There's nothing that gets my mouth watering faster than the words "buffet". Just knowing that there's a seemingly endless supply of food to devour gets me excited, even though I rarely eat any more than I would have if I just ordered a standard plate.
Most of us love buffets and fall for the trick of "All You Can Eat". We're willing to pay more for the promise of eating until we can't take it anymore, but very few customers ever get their money's worth. It's not a fluke either, restaurants actually have a number of clever ways to trick you during a buffet.
We've given you some tips about Chinese Buffets before, but this might help you get more bang for your buck next time you dine out.
You've no doubt heard some piece of advice telling you not to fill your plate. The more on your plate the more likely you are to overeat. It's good advice for when you're trying to lose weight, but it's not going to help you at the buffet line.
That's because buffets normally use specially produced smaller plates and bowls. Think about it, does your plate pile up unreasonably fast? Have you get gotten a full bowl of soup or chili when you laddled it in? Probably not.
That's because smaller plates slow down how fast people eat, the slower they eat, the less they eat, and that's not the only trick that has to do with size.
Glasses for water and soft drinks are normally huge. That's not just so they have to refill them less, it's because if a customer fills up on Coke they probably aren't going for that second helping of prime rib.
There's a lot more to a restaurant's trickery than messing with plate sizes. Next time you're at a buffet line take a look at how they have it all set up. Chances are the dishes of potatoes, rice or other starches are going to be filled to the brim. When we're helping ourselves to a full dish of food, we're likely to take more of it.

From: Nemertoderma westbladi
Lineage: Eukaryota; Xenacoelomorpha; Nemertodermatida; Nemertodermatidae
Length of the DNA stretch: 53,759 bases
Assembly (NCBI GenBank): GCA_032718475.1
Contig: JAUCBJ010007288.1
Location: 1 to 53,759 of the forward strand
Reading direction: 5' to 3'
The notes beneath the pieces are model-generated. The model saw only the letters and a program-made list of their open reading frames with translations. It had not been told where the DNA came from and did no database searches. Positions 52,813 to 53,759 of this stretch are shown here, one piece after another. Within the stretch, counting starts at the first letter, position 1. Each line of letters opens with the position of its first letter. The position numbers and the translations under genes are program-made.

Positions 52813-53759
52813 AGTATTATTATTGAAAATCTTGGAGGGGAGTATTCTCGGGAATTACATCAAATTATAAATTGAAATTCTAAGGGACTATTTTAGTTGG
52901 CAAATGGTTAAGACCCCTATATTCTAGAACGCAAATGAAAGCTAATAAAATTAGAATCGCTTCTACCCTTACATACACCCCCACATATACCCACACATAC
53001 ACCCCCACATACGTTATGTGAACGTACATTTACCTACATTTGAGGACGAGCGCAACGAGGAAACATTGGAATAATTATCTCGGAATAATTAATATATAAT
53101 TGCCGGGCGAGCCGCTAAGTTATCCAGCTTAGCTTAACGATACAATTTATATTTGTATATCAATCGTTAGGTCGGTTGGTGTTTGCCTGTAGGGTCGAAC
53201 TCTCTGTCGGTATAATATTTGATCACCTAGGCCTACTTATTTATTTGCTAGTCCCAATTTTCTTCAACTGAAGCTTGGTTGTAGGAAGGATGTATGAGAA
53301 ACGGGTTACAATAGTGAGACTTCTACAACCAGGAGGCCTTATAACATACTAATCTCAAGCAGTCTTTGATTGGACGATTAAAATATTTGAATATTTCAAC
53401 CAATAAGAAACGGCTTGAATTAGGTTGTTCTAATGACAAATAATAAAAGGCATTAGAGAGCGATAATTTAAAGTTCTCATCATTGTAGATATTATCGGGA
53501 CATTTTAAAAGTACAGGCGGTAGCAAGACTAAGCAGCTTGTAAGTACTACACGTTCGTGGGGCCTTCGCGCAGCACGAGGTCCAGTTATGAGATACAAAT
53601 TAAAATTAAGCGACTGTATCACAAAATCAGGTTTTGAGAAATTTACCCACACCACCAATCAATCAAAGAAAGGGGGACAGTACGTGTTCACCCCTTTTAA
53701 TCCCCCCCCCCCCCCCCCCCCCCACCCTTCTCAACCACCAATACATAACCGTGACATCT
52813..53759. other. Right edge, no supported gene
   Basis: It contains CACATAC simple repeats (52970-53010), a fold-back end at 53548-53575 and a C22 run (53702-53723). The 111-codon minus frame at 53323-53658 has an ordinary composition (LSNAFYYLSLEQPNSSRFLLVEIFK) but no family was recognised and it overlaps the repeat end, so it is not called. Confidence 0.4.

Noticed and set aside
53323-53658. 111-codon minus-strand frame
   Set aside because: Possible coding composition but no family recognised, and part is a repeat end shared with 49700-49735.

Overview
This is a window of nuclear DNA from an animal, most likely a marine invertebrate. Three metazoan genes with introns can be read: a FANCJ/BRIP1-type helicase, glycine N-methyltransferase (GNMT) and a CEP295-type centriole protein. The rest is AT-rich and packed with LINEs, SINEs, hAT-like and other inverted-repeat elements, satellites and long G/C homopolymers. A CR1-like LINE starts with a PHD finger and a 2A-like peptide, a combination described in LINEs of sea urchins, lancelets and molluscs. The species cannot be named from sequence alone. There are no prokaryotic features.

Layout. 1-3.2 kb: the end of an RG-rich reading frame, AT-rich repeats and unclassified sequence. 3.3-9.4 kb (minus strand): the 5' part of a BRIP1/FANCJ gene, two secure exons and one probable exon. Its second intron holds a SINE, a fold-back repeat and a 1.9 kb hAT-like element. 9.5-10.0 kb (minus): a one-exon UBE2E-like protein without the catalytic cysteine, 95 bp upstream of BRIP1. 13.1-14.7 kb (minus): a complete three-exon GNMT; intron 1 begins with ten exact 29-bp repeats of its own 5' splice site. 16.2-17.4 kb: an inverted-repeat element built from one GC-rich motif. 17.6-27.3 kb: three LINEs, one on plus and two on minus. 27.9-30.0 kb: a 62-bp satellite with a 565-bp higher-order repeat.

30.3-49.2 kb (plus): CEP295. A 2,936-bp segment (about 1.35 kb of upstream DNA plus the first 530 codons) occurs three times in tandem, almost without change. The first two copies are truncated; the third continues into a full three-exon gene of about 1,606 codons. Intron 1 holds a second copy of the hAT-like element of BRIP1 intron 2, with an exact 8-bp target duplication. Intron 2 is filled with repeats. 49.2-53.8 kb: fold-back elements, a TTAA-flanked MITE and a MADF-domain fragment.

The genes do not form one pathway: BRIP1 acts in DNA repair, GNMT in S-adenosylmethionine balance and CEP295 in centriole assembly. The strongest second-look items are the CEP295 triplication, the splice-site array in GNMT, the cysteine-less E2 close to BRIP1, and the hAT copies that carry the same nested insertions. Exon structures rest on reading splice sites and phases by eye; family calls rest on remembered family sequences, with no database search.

The reverse is also true. Meat dishes or more expensive ones, are generally only half-filled. No one wants to be rude so a customer might skip over it entirely, or only take a small serving of a nearly empty dish.
Have you ever been left waiting for a refill, your plates to be cleared or a waiter to bring over a new fork? You might think that you just were getting bad service, but a study actually showed that restaurants limit the availability of knives and forks during a buffet to slow down eating.
Meanwhile at Chinese Buffets chopsticks are readily available, likely because they are slower to eat with than knives and forks.
One big reason that All-You-Can-Eat Buffets make money is actually found in your mirror. That's right, it's you! A study of an Italian Buffet showed that the less a buffet cost, the more likely it was to be rated as poor, or unsatisfactory - despite serving the exact same food. In short, the more we pay the more we want to say we liked something. Obviously there's a tipping point, and buffets have to find that sweet spot.
Think about it, does that line of reason apply to you too?
[Source: Psychology Today]